Is Seborrheic Keratosis?
A seborrheic keratosis is a type of skin growth. They can be
unsightly, but the growths aren’t harmful. However, in some cases a seborrheic
keratosis can be difficult to distinguish from melanoma, a very serious type of
If your skin changes unexpectedly, you should always have it
looked at by a doctor.
Does Seborrheic Keratosis Look Like?
A seborrheic keratosis (plural: seborrheic keratoses) is usually
easily identified by appearance.
Multiple lesions may appear, although at the beginning there
may be just one. Growths can be found on many areas of the body, including the:
Growths are not found on the soles of the
feet or the palms.
Growths often start out as small, rough areas. Over time,
they tend to develop a thick, wart-like surface. They’re often described as
having a “stuck-on” appearance.
They may also look waxy and have slightly raised surfaces.
Growths are usually round or oval-shaped.
Growths are usually brown, but they can also be yellow,
white, or black.
Is at Risk of Developing Seborrheic Keratosis?
Risk factors for this condition include:
The condition often develops in those who are middle-aged.
Risk increases with age.
Family Members with Seborrheic Keratosis
This skin condition often runs in families. Risk increases
with the number of affected relatives.
Frequent Sun Exposure
There is some evidence
that skin exposed to the sun is more likely to develop a seborrheic keratosis.
However, growths also appear on skin that is usually covered up when people go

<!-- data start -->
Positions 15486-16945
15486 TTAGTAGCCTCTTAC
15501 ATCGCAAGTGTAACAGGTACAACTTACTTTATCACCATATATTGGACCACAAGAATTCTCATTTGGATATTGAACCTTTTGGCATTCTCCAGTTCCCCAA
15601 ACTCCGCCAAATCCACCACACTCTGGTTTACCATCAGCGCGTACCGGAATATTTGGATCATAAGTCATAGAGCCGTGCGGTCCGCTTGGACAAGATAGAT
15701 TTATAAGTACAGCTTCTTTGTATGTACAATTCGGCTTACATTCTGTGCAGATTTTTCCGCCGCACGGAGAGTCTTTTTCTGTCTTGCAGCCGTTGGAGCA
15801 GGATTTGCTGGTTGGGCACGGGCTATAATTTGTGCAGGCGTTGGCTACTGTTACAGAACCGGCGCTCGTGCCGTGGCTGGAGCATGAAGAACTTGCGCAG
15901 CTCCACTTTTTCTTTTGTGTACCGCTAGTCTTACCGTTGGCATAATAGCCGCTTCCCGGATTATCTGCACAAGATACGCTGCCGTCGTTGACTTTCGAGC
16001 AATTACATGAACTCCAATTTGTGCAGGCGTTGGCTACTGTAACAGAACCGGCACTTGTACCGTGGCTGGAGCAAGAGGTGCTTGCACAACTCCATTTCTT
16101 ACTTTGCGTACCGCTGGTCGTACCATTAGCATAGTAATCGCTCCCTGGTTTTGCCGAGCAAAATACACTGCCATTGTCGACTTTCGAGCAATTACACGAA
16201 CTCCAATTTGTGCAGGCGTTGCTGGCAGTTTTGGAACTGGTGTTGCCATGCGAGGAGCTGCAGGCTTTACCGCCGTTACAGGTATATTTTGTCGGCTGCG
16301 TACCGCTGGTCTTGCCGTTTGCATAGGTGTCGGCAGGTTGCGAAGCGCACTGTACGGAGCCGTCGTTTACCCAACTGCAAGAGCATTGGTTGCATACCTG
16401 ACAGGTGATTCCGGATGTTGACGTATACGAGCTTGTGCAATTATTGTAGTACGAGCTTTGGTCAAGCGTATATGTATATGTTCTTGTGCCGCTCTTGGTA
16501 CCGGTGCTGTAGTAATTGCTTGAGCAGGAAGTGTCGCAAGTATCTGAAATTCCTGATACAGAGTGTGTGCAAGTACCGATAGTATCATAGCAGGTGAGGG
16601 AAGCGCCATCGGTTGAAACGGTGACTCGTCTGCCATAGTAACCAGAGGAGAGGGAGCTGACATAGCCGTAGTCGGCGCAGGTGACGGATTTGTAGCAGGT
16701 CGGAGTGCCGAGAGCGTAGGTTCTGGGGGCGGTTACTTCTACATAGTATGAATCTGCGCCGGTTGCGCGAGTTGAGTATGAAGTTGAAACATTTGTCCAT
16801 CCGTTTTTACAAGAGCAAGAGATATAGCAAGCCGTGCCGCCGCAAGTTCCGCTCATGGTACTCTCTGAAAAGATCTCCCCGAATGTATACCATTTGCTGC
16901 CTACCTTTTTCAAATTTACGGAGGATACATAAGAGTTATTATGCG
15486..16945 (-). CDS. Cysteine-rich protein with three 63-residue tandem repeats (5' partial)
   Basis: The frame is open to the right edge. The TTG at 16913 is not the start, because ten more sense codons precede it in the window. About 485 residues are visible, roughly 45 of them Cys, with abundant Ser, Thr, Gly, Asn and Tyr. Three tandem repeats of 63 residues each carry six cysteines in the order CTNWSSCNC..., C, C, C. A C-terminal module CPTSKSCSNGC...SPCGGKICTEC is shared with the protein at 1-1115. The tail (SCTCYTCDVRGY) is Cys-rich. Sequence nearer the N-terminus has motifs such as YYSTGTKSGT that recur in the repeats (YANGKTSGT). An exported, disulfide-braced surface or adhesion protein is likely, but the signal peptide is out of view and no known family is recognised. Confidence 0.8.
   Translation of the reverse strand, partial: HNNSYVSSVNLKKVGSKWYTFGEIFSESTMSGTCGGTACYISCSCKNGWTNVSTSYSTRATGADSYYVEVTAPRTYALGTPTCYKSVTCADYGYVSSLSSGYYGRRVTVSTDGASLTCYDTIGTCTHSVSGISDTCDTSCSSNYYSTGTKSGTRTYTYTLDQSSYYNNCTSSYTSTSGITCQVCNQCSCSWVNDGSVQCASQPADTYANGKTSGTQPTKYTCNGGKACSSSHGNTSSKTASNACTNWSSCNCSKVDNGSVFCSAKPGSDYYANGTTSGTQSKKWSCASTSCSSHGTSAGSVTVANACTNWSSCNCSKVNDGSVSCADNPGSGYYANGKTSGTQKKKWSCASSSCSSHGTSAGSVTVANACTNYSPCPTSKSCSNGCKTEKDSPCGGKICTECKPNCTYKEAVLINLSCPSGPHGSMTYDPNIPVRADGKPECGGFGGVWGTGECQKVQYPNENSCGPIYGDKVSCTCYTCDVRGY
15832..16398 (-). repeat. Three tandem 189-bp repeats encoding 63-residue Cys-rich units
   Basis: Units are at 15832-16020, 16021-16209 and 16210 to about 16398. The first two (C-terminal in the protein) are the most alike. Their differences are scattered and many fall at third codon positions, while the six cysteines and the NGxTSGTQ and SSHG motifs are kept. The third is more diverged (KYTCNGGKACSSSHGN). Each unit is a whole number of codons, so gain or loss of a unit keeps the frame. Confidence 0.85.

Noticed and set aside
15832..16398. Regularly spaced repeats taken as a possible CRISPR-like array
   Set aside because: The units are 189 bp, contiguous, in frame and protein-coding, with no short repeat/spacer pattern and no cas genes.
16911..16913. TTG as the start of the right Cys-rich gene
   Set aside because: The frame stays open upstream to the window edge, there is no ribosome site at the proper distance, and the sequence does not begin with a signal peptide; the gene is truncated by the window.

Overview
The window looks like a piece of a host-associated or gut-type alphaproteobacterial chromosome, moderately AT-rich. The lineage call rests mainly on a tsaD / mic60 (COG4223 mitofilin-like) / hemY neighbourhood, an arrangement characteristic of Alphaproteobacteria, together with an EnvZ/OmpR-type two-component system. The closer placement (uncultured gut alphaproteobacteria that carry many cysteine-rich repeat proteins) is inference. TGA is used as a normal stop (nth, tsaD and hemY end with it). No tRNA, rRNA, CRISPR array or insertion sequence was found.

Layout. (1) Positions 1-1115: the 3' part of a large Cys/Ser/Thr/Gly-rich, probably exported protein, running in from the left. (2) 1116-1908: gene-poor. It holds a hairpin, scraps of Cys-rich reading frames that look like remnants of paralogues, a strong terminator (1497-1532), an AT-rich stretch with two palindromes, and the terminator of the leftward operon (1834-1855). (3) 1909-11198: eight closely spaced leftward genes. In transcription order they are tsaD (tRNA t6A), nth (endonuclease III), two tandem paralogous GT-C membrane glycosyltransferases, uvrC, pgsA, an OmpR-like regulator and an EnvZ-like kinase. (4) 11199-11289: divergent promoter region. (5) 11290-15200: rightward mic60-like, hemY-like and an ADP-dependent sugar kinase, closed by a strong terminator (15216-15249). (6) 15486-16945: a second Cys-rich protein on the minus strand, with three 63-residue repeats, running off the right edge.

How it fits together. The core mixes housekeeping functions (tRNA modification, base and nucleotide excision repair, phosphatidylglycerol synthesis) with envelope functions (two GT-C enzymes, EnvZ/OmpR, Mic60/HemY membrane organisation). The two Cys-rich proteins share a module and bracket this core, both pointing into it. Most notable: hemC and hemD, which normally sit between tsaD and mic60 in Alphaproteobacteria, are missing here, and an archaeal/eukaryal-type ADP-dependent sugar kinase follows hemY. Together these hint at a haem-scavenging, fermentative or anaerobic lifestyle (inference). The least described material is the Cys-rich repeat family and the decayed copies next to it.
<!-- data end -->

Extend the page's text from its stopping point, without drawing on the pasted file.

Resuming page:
to See a Doctor
A seborrheic keratosis isn’t dangerous, but you shouldn’t
ignore growths on your skin. It can be difficult to distinguish between
harmless and dangerous growths. Something that looks like seborrheic keratosis could
actually be melanoma.
Have a doctor check your skin if:
- there’s a new growth
- there’s a change in appearance of an existing
- there’s only one growth (seborrheic keratosis usually
- a growth has an unusual color, such as purple,
blue, or reddish-black
- a growth has borders that are irregular (blurred
- a growth is irritated or painful
If you’re worried about any growth, make an appointment with
your doctor. It’s better to be too cautious than ignore a potentially serious
A dermatologist will often be able to diagnose seborrheic
keratosis by eye. If there’s any uncertainty, they’ll likely remove part or all
of the growth. This is called a skin biopsy.
The biopsy will be examined under a microscope by a trained
pathologist. This can help your doctor diagnose the growth as either seborrheic
keratosis or cancer (such as malignant melanoma).
Treatment Methods for Seborrheic Keratosis
In many cases, a seborrheic keratosis doesn’t need
treatment. However, a doctor may decide to remove any growths that have a
suspicious appearance or cause physical or emotional discomfort.
Methods of Removal
Three commonly used removal methods are cryosurgery, electrosurgery, and curettage.
the growth is frozen off using liquid nitrogen.
Electrosurgery uses an electrical current to scrape the
growth off. The area is numbed before the procedure.
A curettage is a scoop-like surgical instrument that is used
to scrape the growth. A curettage is sometimes used with electrosurgery.
Your skin may be lighter at the site of removal. The
difference in skin color often becomes less noticeable over time. Most of the
time a seborrheic keratosis won’t return, but it’s possible to develop a new
one on another part of your body.